So, the Divergent Italian hits true maturity at 30000kms. From its daily commuter duties, corner tackling antics, group motorcycle cruises and touring adventures, the Panigale had been a very involving part of my life, every day, every time. During that time, the bike had gone through many events and places that not many bikes of a similar calibre can claim, and this is reflected on the various issues that I had encountered at certain points of the ownership experience.
In this post, I will be highlighting those issues that had a hold of me. The odometer on the dashboard is actually off by at least 2000kms due to the lack of a speed sensor, when the front guard flew off on the 2nd day of A Divergent Italian 25-day road trip, so the odometer reading should really be displaying at least 32000kms. Despite this, I will be outlining the issues that I’ve experienced on the Panigale according to the approximate odometer reading that was shown at the time.
15000kms: Catastrophic failure of front guard mounts.
Date – July 2015
Location – Barrier Highway, near Wilcannia NSW.
Description – Front guard falls off in the middle of the outback highway. Inevitably, the speed sensor cable and front brake lines were effectively ripped out of its places. All this meant that, until repairs were done, I had:
- No front brake
- No speedometer reading
- No ABS, DTC, EBC, DQS
Solution – Unfortunately, my warranty claim for defective parts was declined on the basis that the bike may have not been correctly used, which is patently untrue. Nevertheless, I obtained all relevant replacement parts at Italian Motorcycles, in Adelaide, and had them all securely installed.
Cost – $950.00
20000kms: Reduced pressure in clutch line.
Date – July 2015
Location – Great Ocean Road, Lorne VIC
Description – Clutch no longer applied as much pressure for smooth gear changes. To ensure that the clutch plates were being engaged fully, the clutch lever was adjusted so that there was more travel for the lever to apply the required pressure. However, this also meant that I needed to reach my fingers out substantially to grab the lever, which really detracted from fully engaging in my ride, and also promoted fatigue.
Solution – New clutch fluid replacement, then bled out at Motorworks Motorcycles, in Hobart.
Cost – $70.00
21000kms: Loss of Quickshifter function.
Date – July 2015
Location – Ridgley Highway, near Burne TAS
Description – The lack of sufficient clutch pressure also meant that the DQS did not function as designed, to the point where the bike did not allow for any clutchless shifting via the Quickshifter.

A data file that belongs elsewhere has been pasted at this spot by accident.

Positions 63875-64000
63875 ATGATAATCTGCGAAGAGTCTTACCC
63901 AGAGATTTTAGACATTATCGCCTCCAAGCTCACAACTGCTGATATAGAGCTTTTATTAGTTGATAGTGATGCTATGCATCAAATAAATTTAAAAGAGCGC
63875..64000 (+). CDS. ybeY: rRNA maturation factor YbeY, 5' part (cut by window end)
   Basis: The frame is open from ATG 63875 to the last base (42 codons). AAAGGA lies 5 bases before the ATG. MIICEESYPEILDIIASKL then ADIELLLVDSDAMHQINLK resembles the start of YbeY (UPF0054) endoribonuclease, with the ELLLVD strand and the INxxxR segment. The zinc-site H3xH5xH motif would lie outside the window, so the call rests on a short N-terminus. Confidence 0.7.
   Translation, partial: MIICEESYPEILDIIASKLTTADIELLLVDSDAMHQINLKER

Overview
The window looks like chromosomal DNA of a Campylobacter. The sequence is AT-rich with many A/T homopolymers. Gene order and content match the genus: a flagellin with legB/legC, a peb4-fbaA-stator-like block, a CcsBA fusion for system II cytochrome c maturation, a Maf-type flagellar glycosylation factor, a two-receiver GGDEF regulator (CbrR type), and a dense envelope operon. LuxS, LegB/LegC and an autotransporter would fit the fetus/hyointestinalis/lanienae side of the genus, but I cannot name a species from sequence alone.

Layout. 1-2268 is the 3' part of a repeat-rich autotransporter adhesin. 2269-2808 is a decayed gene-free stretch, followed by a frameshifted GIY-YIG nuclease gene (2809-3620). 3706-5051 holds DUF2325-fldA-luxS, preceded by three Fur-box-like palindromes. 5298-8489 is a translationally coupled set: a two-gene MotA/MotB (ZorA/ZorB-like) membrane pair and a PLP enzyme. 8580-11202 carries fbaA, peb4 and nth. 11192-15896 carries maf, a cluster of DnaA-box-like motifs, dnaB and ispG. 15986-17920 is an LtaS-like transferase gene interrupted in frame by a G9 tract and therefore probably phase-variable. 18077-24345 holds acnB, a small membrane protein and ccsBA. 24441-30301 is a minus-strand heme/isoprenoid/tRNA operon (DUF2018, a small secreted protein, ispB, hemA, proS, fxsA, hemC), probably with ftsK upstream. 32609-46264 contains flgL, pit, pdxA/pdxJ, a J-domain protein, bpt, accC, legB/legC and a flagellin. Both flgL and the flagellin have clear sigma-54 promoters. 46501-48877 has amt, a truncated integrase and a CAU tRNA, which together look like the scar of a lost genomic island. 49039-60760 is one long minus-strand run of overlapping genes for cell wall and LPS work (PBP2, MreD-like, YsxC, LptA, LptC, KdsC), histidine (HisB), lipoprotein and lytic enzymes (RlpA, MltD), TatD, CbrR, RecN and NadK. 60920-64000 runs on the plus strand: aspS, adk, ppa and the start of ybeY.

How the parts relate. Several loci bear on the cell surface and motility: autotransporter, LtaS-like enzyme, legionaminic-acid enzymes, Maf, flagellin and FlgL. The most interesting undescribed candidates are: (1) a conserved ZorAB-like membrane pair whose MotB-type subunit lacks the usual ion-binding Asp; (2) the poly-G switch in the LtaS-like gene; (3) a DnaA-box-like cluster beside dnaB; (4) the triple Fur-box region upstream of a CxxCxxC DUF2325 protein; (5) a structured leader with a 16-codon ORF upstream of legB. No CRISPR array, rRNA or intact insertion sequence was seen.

Solution – Gear shift lever parts removed, cleaned and refitted at Fraser Motorcycles, in Melbourne.
Cost – $80.00
25000kms: The SMIDSY incident
Date – August 2015
Location – Norwest Boulevard, Bella Vista NSW
Description – I was stopped at an intersection of a dual-lane roundabout to give way to a car. A few seconds later, I heard a screech of tyres. Next thing I knew, I was flung forward around 4 metres into the roundabout into the path of oncoming roundabout traffic. No injuries sustained apart from a slightly sore ankle which went away after a day.
Damage incurred to bike included right side handlebar, mirror, minor scratches to fairing, abrasion to front fork, bent brake levers (both front and rear), damaged high-beam switch, rear tail light and chipping of clutch cover, as well as damage to paint protection film. My helmet took a minor blow as I fell off the bike.
On the other hand, the only damage done to the vehicle, which was a late-model Mercedes Benz C-Class, was only the front number plate which flew and hit my tail light.
Solution – Bike will be repaired soon by Fraser Motorcycles Concord under insurance of driver at fault.
Cost – No cost incurred by me. Repairs under insurance for the value of $6000.00. Replacement of damaged helmet under insurance for the value of $650.00.
28000kms: Failure of gear shift lever spring
Date – October 2015
Location – Epping Road, Macquarie Park NSW
Description – Without a spring return, the gear shift lever would fail to go back up to its default middle position after a downshift. Very annoying, as it means that I am having to continually push the lever back up with my foot after any downshift. According to my mechanic, it’s an item that can go wrong in any bike regardless of motorcycle brand, though it is not a very common occurrence.
Solution – Reassembly of gear box parts, and replacement of affected spring part.
Cost – $280.00
29900kms: Issue with gear sensor in cold starts.
Date – November 2015
Location – My garage.
Description – For most of the time, when starting on a cold engine, the gear sensor does not detect a neutral gear. Instead, the gear indicator on the dash would show that the bike is in 1st gear. As we all know, bikes won’t start up when the kickstand is down whilst in gear. This is inconvenient in the morning before heading to work when I want to warm up the engine without sitting on it. However, the sensor returns to its normal state once the bike is warmed up, and functions as expected. At this stage, it does not bother me too much.
Solution – Will not repair unless issue becomes worse.
Here’s to 30000kms, and many more tens of thousands to come; Ducati 1199 Panigale, the Divergent Italian. By the time the Panigale hits 50000kms, I will do another update detailing any other issues that I may encounter, which I expect it to approach before mid-2016.